Entertainment Magazine

Humble Pie - Eat It

Posted on the 24 November 2011 by Ripplemusic
Too much free time on my hands is a dangerous thing because that means I can check ALL of the bins at used record stores. The kids today are buying lots of vinyl, and that's a good thing, but an even better thing is that they're ignoring all the great classic rock albums they've never been exposed to. This is where I come in. Used Johnny Winter and Joe Walsh albums for 3 or 4 bucks in decent shape - how can I not give them a good home next to their long lost friends Robin Trower and Mountain? So when I found this very nice copy of Humble Pie's Eat It for about 10 bucks there was no hesitation. It needed to be reunited with of Smokin, Thunderbox and, of course, Performance: Rockin' The Fillmore on my shelf. Eat It was released in 1973, a year that I've gone on record here many times saying it might be the best year for rock (Tres Hombres, Raw Power, Billion Dollar Babies!). Eat It is not as monumental as any of those records but it's still a great album and one that deserves a place in every heavy rock fan's library. Each side of this double album is a different thing. Side one is all hard rock songs, side two is covers of soul tunes, side three is acoustic and side four is live and loud in concert. No matter what kind of party you're having, Humble Pie have got you covered.
Side one rocks hard with kick ass songs like "Get Down To It" and "Good Booze and Bad Women." These are very much in the vein of the songs on 1972's great Smokin' album. "Is It For Love" is a moody R&B influenced song and "Drugstore Cowboy" is faster and funkier. Steve Marriott's vocals are excellent as always and the band really grooves. Very few English bands could play authentic R&B and a lot of that has to do with the Pie's killer rhythm section of Greg Ridley (bass) and Jerry Shirley (drums). These guys can really swing. Clem Clempson and Steve make a great guitar team.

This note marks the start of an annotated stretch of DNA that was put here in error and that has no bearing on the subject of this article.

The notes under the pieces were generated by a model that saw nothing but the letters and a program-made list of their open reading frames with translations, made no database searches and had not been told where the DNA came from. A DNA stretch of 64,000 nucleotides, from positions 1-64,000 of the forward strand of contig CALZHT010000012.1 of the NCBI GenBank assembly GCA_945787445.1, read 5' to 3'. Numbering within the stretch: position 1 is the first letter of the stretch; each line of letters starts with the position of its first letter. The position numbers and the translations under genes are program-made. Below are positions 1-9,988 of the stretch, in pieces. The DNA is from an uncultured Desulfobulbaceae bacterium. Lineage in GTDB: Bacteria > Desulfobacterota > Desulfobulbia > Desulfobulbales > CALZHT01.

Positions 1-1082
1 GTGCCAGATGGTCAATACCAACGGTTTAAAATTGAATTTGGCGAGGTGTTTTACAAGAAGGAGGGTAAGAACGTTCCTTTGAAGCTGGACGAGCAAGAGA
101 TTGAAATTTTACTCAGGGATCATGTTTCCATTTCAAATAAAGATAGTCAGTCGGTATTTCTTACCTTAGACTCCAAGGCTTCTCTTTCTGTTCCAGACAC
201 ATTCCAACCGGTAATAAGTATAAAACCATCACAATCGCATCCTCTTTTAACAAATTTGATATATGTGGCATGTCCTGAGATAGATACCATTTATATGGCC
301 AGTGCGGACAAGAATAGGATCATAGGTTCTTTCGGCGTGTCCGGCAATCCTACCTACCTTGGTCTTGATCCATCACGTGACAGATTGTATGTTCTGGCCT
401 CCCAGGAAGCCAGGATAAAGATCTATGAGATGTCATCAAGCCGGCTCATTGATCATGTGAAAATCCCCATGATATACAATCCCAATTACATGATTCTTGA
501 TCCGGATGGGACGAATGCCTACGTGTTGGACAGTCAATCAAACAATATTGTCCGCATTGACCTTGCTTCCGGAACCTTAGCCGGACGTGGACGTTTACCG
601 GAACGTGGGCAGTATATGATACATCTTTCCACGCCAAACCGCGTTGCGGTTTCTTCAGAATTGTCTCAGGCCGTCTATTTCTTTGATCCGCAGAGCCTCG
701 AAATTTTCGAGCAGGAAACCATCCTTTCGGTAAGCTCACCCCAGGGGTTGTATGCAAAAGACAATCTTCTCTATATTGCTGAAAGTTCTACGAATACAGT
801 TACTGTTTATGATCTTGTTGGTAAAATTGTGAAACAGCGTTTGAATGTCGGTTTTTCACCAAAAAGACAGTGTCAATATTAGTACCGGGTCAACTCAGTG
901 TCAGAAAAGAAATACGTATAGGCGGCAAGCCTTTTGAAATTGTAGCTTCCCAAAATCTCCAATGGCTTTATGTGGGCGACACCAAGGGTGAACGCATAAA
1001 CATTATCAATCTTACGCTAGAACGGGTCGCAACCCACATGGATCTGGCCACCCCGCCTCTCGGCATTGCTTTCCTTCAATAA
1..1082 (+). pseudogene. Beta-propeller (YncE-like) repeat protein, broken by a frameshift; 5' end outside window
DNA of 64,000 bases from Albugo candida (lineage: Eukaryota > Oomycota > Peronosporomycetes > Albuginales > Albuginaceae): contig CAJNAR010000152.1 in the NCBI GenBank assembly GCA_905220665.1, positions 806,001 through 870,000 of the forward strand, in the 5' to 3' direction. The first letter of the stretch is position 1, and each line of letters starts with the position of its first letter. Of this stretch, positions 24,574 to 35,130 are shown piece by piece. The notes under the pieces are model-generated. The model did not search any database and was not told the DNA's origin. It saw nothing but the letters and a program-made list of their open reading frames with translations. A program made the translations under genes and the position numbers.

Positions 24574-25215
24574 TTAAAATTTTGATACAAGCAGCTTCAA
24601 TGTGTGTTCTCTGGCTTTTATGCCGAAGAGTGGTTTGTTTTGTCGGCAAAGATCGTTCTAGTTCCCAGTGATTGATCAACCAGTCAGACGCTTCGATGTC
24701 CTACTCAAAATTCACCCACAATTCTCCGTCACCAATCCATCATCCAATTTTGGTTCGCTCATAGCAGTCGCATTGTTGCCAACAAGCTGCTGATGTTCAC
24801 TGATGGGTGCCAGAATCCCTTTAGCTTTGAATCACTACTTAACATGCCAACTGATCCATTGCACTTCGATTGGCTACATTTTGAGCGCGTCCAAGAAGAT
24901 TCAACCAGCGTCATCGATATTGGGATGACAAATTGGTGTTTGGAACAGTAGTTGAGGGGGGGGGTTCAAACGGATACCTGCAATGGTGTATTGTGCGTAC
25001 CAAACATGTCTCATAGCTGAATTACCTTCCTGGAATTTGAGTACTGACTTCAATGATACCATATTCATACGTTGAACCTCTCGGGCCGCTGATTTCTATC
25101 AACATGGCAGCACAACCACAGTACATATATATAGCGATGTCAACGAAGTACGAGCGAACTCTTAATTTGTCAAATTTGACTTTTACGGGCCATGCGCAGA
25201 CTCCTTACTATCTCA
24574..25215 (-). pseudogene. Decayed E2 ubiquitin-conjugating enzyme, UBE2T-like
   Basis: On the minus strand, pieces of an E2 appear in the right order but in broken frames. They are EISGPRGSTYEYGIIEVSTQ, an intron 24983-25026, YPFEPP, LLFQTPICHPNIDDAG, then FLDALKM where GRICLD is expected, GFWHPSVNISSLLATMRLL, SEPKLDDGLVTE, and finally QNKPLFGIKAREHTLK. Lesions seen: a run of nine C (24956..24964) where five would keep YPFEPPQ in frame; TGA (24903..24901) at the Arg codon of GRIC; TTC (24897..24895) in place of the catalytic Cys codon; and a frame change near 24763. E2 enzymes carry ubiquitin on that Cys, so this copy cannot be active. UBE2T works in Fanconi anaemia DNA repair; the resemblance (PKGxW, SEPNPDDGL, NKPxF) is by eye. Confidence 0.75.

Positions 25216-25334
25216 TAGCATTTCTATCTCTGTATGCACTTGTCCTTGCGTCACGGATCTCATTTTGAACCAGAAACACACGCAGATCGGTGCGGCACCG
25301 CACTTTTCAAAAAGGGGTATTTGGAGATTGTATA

Most rock bands trying to play soul music is pretty much a joke, but Steve's vocals have the range and expression needed for the material. Ike & Tina's "Black Coffee" is given a real workout. What a groove! Edwin Starr's "Shut Up & Don't Interrupt Me" is a lot of fun. There are also dramatic versions of the Ray Charles classic "I Believe To My Soul" (also covered by the MC5 in their live show) and Otis Redding's "That's How Strong My Love Is." Good side for when you're trying to convince a lady to move to the backseat of your car. If that doesn't work, side three might do the trick. Four acoustic, bluesy songs all written by Steve Marriott. "Say No More," "Oh Bella" and "Summer Song" are more back porch than the kind of mystical acoustic stuff that Led Zeppelin would do. The last song "Beckton Dumps" is more uptempo and has some electric guitar on it.
Once you drop the young lady off at the end of the night, it's time to CRANK UP side four and rock the fuck out. Recorded live in Glasgow, this is Humble Pie at their finest. "Up Our Sleeve" is not only one of Humble Pie's greatest songs, but it's also one of the most kick ass jams you will ever hear. Flat out, balls to the wall, driving rock n roll. This version is slightly less ferocious than the one that was later issued on Humble Pie's awesome King Biscuit CD recorded on this tour. The rest of side four is taken up with a  good version of the Rolling Stones' "Honky Tonk Woman" and an extended jam on Junior Walker's "Road Runner."
Humble Pie rocked like no other. They were such a potent band, it's a shame that they don't get more recognition. The domestic CD of Eat It is out of print but the import is still available. But the best way to experience this is on vinyl. The double album comes with a very cool booklet glued inside the gatefold sleeve with illustrations and action live shots. Musically, it also makes much more sense when you change the sides. Either way, it's a great record. And if you don't like it - EAT IT!

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